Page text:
Tokyo's Shibuya district at dusk. Despite the bright lights, current economic conditions suggest a darker 2020. Photo: Wikipedia Commons

Sometimes government stimulus jolts are a comfort, a sign the policymakers are safeguarding growth. Other times, they validate doomsayers’ worst fears about the economic outlook.

Tokyo’s new US$121 billion spending plan is very much the latter – and a warning shot for the rest of Asia heading into 2020.

Prime Minister Shinzo Abe’s team is spinning like mad, trying to project blame elsewhere – the trade war, China’s slowdown, natural disasters, you name it. In truth, Japan’s need for yet more pump-priming proves how little progress Abe made since 2012 in remaking Asia’s second-biggest economy.

And it hints at something darker: that the year ahead could be even more chaotic.

Post Olympics slump?

The first thing to know about Tokyo’s new package is that it won’t be the last.

Japan is limping out of 2019. It ground to a near halt in the July-September quarter. Retail sales plummeted at their fastest pace in more than four-and-a-half years. Exports fell 9.2% year-on-year in October, fueling recession talk.

What’s telling, though, is that Team Abe is already making noises about a post-2020 Tokyo Olympics slump.

The Games, running from July 24 to Aug. 9, have been sold as a big win for Japanese growth. The construction of stadiums, hotels and other related facilities, coupled with spending by an expected 600,000 foreign visitors, was a key pillar of “Abenomics.”

In 2012, Abe sold his revival program by employing an old samurai metaphor. It held that three separate arrows fired at a target might have an impact. When fired simultaneously, they’re sure to do real damage. The first arrow was fired by the Bank of Japan, which has since pumped untold trillions of dollars into the economy. The Olympics was arrow No. 2. The third – bold structural reforms – never really left the quiver.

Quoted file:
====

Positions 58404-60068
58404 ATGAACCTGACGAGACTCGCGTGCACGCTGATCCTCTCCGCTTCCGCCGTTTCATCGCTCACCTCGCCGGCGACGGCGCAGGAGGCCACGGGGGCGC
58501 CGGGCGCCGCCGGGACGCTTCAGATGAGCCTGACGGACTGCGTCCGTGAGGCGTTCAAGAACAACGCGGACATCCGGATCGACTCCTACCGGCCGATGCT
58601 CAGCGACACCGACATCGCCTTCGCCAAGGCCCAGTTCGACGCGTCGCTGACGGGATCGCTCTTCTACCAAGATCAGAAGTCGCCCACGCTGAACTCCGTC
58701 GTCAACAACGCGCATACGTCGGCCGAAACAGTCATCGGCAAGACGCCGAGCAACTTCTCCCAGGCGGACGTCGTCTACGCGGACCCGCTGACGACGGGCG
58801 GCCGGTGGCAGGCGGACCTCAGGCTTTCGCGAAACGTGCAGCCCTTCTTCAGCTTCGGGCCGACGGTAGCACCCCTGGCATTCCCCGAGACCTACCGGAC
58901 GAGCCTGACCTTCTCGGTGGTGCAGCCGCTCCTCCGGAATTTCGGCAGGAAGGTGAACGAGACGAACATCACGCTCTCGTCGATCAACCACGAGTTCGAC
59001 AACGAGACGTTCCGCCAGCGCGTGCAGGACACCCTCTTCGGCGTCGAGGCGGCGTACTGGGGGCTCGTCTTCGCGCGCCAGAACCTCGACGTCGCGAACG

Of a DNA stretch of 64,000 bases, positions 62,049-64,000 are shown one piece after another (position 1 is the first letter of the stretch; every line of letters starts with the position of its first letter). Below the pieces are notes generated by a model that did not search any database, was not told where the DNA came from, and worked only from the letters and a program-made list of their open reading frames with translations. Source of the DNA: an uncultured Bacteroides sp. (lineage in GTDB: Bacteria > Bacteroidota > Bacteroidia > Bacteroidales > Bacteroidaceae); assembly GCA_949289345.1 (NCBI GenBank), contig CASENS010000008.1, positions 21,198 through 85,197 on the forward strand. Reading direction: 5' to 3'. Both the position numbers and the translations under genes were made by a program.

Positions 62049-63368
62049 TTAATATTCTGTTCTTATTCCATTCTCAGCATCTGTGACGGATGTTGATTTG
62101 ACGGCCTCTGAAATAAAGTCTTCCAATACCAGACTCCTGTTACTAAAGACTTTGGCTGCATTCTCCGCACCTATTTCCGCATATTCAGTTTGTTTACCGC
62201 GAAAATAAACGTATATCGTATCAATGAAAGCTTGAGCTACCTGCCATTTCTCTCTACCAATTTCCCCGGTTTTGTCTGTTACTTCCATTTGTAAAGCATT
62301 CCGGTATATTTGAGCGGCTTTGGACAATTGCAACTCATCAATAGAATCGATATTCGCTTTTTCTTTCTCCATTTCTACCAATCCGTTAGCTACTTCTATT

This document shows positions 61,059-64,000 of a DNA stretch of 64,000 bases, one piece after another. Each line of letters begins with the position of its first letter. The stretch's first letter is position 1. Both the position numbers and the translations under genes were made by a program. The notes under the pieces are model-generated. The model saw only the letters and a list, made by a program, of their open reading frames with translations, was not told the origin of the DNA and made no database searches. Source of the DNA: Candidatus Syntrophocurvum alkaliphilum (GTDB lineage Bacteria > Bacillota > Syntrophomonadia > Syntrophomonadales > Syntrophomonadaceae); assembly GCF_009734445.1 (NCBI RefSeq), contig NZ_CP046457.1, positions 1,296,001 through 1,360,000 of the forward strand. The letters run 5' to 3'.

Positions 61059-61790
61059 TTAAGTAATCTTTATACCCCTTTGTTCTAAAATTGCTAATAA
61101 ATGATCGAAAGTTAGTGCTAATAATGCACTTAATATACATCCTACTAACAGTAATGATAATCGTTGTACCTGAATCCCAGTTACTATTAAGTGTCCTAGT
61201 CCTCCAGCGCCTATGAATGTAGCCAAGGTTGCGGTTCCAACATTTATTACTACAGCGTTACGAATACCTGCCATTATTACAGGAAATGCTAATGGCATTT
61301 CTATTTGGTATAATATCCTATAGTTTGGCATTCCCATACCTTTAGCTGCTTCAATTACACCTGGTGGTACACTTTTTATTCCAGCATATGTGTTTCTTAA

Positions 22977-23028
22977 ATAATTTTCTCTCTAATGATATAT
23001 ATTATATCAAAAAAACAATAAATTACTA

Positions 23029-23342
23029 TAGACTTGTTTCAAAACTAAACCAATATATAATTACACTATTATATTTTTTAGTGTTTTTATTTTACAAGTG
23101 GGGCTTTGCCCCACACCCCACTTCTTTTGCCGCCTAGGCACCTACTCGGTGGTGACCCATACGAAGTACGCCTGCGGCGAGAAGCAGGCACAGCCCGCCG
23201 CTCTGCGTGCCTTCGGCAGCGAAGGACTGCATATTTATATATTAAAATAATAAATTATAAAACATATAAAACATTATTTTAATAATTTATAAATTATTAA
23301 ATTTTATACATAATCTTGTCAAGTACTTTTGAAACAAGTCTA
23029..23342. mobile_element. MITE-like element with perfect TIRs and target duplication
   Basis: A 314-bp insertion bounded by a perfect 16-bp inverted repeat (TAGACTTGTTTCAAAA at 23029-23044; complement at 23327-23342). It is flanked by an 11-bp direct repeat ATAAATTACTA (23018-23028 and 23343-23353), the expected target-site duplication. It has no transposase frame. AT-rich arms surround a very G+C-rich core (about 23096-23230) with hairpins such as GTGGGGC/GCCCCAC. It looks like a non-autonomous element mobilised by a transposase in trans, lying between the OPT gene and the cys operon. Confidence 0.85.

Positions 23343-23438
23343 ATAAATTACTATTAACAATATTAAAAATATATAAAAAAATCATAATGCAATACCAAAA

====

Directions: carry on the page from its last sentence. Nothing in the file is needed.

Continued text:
The breakdown of Abe’s latest stimulus plan is an admission that arrows No. 1 and No. 2 didn’t do as much as hoped. They helped produce the longest expansion since the 1980s, but wages have not surged as planned. That cost Abe a virtuous cycle to generate a self-reinforcing revival. And it leaves Japan all-too vulnerable to US President Donald Trump’s trade war.

What can the BOJ do?

The new package earmarks spending on public-works projects, increased defenses against extreme weather and tablets and other devices for schoolkids. The most important feature, though, is its true size. When you add in credit guarantees, government loans and other private-sector initiatives, the plan swells to more than US$239 billion.

Equally telling is renewed pressure on the Bank of Japan to add even more stimulus. It’s more whisper campaign than table-pounding, but the signals are unmistakable. On November 6, for example, Finance Minister Taro Aso downplayed concerns the BOJ’s negative-rate policies were hurting the banking system. To traders, that was code for “more room for rates to drop.”

The BOJ’s options are plenty limited. It already owns more than half of all outstanding government debt and some US$266 billion of stocks via exchange-traded funds. Yet its inaction over the last 12 months stands in stark contrast with easing moves by the Federal Reserve and European Central Bank. The BOJ could lift business confidence by adding more liquidity or even just re-calibrating asset purchases.